An impossible task – that’s what was said when this job began. But this crew, like Crossland itself, heard that phrase and replied with, CHALLENGE ACCEPTED!
The only thing remotely typical about a day for the crew that worked on the BNSF Turner Siding project is their morning safety meeting. After that, they check their equipment, get it warmed up for the day ahead, and handle whatever the day hands them. Things change every day – the weather, the type of on-site inspector, and the dirt they are working with. These aspects are challenging, but they are also the things that the crew finds rewarding about their job. As a team, they’re proud to overcome obstacles and see the project come together. Most Crossland projects begin with a blank canvas and a dirt crew. “You gotta start molding the ground, and then day-by-day, the bigger picture starts to come together,” says Brett Messer, Dirt Superintendent.
This particular project required incredibly long hours, working day and night, and spending a significant amount of time away from home. It’s during projects like this when the crew becomes your family. The long hours are stressful, but as long as everyone works as a team and pitches in, the job can go smoothly. “We can’t just do it ‘Your Way,’ we all have to work together to accomplish it,” says Rob Cardwell, a Dirt Superintendent.
Many of the crew members stated that being patient and willing to learn goes a long way. Donny Carter, Civil Superintendent, gives this advice to anyone wanting a career on a dirt crew. “You don’t just jump out of a heavy equipment school or college and know how to work with dirt, material, rock, and concrete. It takes seat time and experience. Listen and learn from your mentors, take part in safety and education, and work hard.”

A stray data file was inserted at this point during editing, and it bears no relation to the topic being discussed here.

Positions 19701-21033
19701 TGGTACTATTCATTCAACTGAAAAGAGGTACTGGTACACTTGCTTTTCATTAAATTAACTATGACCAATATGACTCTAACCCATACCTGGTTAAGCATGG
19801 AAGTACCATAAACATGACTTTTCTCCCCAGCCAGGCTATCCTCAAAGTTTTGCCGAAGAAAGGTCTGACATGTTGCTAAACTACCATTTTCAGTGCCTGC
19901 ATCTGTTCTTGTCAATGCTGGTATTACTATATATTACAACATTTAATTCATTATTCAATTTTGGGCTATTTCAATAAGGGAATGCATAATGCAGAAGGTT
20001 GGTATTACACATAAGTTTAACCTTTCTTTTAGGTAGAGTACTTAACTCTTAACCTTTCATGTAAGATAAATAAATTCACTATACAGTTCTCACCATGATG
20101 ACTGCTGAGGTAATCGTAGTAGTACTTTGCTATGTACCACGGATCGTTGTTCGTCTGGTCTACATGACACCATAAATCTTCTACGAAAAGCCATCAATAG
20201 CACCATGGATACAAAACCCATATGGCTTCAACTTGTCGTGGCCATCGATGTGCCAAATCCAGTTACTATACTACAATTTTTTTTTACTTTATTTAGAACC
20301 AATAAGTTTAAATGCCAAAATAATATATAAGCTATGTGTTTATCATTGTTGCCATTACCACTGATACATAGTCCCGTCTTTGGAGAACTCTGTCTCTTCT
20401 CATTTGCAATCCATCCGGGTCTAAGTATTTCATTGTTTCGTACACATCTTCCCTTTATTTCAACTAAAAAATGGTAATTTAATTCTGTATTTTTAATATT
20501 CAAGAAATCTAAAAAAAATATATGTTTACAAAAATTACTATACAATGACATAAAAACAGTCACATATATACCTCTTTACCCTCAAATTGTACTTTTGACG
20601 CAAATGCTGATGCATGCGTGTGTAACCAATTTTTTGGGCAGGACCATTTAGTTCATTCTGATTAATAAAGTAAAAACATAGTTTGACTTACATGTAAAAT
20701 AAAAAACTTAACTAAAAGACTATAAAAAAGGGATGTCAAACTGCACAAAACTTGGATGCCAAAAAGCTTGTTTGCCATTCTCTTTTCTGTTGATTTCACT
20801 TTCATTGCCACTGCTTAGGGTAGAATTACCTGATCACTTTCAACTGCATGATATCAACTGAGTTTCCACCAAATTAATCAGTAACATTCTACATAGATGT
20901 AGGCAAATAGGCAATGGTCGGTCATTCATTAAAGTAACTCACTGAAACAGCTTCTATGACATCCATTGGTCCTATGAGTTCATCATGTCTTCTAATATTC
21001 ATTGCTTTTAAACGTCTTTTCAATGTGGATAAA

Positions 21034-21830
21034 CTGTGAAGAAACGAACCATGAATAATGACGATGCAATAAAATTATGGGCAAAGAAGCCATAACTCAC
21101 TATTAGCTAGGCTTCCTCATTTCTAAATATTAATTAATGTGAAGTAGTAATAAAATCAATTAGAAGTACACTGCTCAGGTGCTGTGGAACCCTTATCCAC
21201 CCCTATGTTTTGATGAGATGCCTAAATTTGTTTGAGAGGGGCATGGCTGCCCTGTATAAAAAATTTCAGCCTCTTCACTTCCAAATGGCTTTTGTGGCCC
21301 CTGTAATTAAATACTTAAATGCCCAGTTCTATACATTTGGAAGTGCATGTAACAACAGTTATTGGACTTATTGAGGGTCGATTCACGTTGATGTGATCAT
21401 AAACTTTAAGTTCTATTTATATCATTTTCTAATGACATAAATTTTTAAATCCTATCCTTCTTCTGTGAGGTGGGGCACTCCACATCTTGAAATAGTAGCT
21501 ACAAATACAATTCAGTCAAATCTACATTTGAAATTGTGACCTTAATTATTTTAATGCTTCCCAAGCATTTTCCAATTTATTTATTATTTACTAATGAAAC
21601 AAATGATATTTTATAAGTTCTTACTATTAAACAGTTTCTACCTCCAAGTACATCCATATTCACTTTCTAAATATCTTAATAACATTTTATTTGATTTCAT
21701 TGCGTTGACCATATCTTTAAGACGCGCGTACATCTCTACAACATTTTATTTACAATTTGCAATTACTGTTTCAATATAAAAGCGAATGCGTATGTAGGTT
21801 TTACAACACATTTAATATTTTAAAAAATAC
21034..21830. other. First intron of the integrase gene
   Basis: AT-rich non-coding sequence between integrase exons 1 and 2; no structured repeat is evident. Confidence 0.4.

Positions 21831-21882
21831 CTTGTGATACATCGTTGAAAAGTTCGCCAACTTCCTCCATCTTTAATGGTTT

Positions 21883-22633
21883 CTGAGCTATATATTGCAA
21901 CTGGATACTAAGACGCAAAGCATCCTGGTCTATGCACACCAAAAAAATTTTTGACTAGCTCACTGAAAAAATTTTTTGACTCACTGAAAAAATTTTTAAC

Everyone in this crew took a different path to get where they are today. Some started in our internship program, some joined as an apprentice, and others came to us with years of experience. Regardless of the path, Crossland’s Talent and Education Departments helped them along their way. Through the Crossland Academy, they were able to receive certifications that would typically cost thousands of dollars out of pocket. Now they have knowledge and certifications to carry on wherever they may go in their careers.
Other crew members echoed the importance of being willing to learn to be successful. Krue Christiansen says, “Once I started listening to people, I got a lot further and learned a lot more.” Kyle Fisher suggests to, “learn from the older guys and take helpful criticism from the people who know more than you.”